- Lower systolic blood pressure from lower fat diets: The lowest systolic blood pressure reading occurred at C6, the highest carb intake (344 grams), and lowest saturated fat intake.
- Fat mass and body mass both dropped throughout the study, but this could have been the result of their lower calorie diet (they ate about 500 fewer calories a day).
The following was a red flag for me … The 16 individuals were put on a low-carb diet prior to the start of the study, “to initiate metabolic adaptations to carbohydrate restriction.” Those adaptations included increased fat burning and decreased glucose burning/oxidation. That could have favored their results:
Whole body fat oxidation increases markedly when dietary carbohydrate is restricted, and it is likely that SFA become preferred substrates for beta-oxidation in low-carbohydrate-adapted individuals.
It’s almost as if they set this study up to show that eating carb was bad for you (it gets converted to fat), and eating saturated fat was good (it gets burned for energy). I mean, they chose metabolically impaired individuals who already have glucose intolerance, placed them on a low-carb diet prior to the study to prime them to burn fat, and then fed them high fat which would maintain their insulin resistance.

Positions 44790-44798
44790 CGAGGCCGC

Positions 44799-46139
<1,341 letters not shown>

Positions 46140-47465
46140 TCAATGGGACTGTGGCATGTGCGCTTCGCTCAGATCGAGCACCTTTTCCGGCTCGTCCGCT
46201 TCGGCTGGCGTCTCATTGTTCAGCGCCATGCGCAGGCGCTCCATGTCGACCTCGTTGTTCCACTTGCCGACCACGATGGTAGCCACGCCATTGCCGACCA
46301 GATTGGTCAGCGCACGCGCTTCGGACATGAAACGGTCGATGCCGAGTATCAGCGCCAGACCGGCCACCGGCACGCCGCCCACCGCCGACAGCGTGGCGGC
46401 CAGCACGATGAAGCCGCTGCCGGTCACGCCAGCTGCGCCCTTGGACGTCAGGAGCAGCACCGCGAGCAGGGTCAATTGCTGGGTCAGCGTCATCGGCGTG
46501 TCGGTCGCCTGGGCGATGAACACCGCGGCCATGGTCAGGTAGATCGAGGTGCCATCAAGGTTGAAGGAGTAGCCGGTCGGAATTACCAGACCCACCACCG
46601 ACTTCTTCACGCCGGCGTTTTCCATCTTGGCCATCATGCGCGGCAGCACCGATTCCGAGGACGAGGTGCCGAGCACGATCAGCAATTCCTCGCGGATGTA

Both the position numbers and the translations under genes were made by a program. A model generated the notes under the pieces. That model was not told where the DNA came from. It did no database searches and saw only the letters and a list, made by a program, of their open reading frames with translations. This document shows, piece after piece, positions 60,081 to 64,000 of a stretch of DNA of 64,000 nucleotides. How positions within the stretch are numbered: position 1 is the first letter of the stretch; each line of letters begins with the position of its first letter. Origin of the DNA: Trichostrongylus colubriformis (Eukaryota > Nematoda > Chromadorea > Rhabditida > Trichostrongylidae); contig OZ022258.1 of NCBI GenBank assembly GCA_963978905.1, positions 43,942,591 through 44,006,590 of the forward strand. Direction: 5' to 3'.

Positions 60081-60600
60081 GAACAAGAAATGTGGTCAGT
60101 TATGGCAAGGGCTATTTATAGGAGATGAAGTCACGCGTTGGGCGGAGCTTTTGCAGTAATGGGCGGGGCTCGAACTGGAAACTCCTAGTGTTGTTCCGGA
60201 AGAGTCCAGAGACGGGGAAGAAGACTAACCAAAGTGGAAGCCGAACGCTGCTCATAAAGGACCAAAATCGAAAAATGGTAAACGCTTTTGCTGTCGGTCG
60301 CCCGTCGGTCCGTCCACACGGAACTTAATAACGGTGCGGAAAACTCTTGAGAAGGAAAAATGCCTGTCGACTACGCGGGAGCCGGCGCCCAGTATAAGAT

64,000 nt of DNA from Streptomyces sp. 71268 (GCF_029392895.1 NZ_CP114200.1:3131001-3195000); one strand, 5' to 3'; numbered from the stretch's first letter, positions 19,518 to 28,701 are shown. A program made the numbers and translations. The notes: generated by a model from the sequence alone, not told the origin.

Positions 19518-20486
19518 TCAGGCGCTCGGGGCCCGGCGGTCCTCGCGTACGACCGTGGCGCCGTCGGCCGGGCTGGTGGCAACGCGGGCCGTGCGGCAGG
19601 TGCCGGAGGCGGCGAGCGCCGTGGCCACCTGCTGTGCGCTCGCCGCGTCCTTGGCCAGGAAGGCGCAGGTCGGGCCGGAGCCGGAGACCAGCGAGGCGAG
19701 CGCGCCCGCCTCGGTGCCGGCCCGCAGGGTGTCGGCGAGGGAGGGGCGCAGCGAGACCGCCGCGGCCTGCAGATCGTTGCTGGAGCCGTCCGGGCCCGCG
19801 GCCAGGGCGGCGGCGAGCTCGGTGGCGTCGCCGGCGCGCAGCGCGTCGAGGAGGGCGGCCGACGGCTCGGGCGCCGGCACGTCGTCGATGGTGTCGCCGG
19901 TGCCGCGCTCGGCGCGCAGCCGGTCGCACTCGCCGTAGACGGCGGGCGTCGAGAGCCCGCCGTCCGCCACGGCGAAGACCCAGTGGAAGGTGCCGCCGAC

Maybe they were influenced by their sponsors, who would benefit from results that placed saturated fat consumption in a positive light:
Funding: This work was funded by a grant from Dairy Research Institute, The Beef Checkoff, the Egg Nutrition Center, and the Robert C. And Veronica Atkins Foundation.
“Beef, eggs, and dairy were used daily throughout all diet phases.”
Carbohydrate consumed against a backdrop of high fat has been shown to increase risk for diabetes, heart disease, and cancer. Carbohydrate consumed against a backdrop of low-fat (something below 15%) has been shown to be protective against diabetes, heart disease, and cancer.